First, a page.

Fibroblast Growth Factor 2 Modulates Endotheliogenesis of Human Adipose Tissue Derived Stem Cells

Background: Adipose-derived stem cells (ASCs) are a potential adult mesenchymal stem cell source for restoring endothelial function in critical limb ischemia patients. Fibroblast growth factors (FGF) play a major role in angiogenesis and wound healing. The purpose of this study was to evaluate the effects of FGF and VEGF on human ASCs proliferation, migration and potential endothelial differentiation regards to their use as endothelial cell (EC) substitutes.

Methods: ASCs were isolated from clinical lipoaspirates and cultured in M199 medium with FBS (10%), FGF2 (10ng/ml), VEGF (50ng/ml) or combinations of FGF2 and VEGF. Cell proliferation rates, viability, and migration were measured by growth curves, MTT and scratch assays. For cell attachment determinations, ASCs were seeded onto scaffold (small intestinal submucosa) for 5d. Endothelial differentiation capabilities of ASC were confirmed by expression of EC specific markers using qPCR, immunofluorescence staining and cord formation on Matrigel. PD173074, a selective inhibitor of FGF receptor, was used to confirm the importance of FGF signaling.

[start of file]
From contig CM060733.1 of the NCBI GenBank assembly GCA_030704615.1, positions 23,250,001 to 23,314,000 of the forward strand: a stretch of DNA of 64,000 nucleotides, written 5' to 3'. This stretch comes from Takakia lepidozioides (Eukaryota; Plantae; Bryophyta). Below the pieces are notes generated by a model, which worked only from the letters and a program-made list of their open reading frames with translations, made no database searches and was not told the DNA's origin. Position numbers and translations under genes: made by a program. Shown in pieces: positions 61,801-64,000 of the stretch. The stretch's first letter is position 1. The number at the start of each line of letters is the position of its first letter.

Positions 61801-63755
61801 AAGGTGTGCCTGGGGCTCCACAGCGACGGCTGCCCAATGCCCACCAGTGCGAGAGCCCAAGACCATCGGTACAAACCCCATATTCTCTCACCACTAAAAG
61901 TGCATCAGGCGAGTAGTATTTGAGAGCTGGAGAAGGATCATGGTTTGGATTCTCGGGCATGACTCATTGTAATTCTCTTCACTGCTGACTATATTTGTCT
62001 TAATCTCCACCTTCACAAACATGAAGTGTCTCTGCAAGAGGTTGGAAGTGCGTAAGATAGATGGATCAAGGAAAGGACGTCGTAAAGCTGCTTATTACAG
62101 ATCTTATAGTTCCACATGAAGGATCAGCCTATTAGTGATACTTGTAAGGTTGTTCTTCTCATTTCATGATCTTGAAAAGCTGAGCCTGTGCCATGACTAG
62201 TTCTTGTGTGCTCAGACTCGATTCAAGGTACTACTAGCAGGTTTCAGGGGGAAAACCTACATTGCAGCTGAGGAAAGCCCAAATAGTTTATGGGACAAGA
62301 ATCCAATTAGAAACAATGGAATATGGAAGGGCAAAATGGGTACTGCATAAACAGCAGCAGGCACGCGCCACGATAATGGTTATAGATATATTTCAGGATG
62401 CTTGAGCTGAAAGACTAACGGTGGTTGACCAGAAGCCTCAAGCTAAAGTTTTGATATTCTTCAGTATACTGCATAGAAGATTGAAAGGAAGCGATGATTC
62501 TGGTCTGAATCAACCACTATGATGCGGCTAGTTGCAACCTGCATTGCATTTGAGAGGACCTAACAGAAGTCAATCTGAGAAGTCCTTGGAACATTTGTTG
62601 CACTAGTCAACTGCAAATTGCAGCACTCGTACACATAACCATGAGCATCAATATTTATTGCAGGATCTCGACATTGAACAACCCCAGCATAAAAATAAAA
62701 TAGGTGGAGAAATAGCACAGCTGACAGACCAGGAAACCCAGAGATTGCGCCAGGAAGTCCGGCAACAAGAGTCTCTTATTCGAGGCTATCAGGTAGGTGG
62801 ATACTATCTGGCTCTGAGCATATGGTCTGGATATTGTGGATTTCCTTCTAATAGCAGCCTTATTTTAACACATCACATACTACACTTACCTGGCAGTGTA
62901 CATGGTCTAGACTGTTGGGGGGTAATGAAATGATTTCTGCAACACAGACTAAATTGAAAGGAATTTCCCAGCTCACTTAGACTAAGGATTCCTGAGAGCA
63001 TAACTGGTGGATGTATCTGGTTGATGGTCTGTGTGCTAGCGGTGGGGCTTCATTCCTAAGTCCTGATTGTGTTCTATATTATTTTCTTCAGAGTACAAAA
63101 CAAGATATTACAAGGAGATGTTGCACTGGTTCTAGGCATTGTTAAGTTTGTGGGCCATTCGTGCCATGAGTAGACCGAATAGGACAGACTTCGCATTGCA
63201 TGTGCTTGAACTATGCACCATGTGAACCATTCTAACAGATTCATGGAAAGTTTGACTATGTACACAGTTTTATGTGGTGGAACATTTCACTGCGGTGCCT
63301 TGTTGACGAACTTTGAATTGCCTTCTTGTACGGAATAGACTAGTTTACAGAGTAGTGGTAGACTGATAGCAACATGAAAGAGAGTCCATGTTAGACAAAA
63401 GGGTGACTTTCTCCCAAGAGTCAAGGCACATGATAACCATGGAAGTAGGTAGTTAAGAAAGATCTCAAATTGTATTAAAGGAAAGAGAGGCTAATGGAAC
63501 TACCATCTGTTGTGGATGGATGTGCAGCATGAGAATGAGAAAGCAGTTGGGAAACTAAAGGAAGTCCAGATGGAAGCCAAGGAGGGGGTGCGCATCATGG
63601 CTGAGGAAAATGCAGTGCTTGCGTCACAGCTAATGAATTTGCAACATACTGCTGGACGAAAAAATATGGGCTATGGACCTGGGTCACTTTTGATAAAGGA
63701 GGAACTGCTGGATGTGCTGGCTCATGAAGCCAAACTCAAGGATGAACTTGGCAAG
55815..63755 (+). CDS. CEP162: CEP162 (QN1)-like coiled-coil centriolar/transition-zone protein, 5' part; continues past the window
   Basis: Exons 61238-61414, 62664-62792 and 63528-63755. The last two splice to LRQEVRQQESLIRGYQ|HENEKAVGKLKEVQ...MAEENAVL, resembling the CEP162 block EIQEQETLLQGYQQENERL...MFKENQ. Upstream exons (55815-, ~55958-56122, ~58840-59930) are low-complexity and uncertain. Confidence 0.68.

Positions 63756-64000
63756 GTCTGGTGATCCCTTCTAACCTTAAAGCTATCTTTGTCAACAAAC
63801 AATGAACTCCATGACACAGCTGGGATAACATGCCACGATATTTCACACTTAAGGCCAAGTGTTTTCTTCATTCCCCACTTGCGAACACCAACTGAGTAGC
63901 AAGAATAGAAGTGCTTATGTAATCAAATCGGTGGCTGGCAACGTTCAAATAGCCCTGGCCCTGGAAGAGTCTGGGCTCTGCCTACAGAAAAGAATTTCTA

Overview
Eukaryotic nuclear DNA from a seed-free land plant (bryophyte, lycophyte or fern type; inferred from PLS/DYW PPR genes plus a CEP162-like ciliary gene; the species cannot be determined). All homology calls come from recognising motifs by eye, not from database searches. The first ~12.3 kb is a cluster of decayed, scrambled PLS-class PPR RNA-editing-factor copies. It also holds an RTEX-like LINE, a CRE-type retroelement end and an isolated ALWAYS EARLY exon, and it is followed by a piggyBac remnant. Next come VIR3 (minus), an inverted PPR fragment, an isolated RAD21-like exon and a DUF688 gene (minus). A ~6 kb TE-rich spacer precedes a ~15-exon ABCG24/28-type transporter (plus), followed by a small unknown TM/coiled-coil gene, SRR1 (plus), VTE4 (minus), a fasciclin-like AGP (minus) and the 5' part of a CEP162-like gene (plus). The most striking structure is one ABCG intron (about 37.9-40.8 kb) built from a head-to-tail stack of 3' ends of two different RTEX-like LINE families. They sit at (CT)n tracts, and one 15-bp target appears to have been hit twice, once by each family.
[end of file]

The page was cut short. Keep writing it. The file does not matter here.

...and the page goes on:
Results: Increased proliferation rates were observed in ASCs treated with FGF2 when compared to ASCs cultured with VEGF and control groups (3.2 fold, p<0.05). In comparison with controls, FGF2 showed increased ASC migration (relative scratch width, p<0.01). FGF2-treated ASCs seeded onto the SIS scaffold for 5d exhibited increased attachment rates compared to ASCs cultured with VEGF (1.7 fold, p<0.01). After 10 days exposed to FGF, ASCs expressed EC-markers (CD31, vWF mRNA) and formed cords upon Matrigel. Cultured ASCs with FGF2 and VEGF increased eNOS mRNA and protein levels when compared to ASCs cultured with FGF2 or VEGF alone. Furthermore, blockade of FGF signaling with PD173074 blocked ASC EC differentiation potential.

Conclusions: Our results indicate that: 1) FGF is an ASC promoter for proliferation, migration, attachment and endothelial differentiation; 2) FGF and VEGF have a co-stimulatory effect on ASC endotheliogenesis; and 3) FGF signaling mediates ASC EC differentiation. These results suggest that ASCs with enhanced FGF2 signaling may potentially be used for tissue engineering and cell-based therapies in critical limb ischemia patients.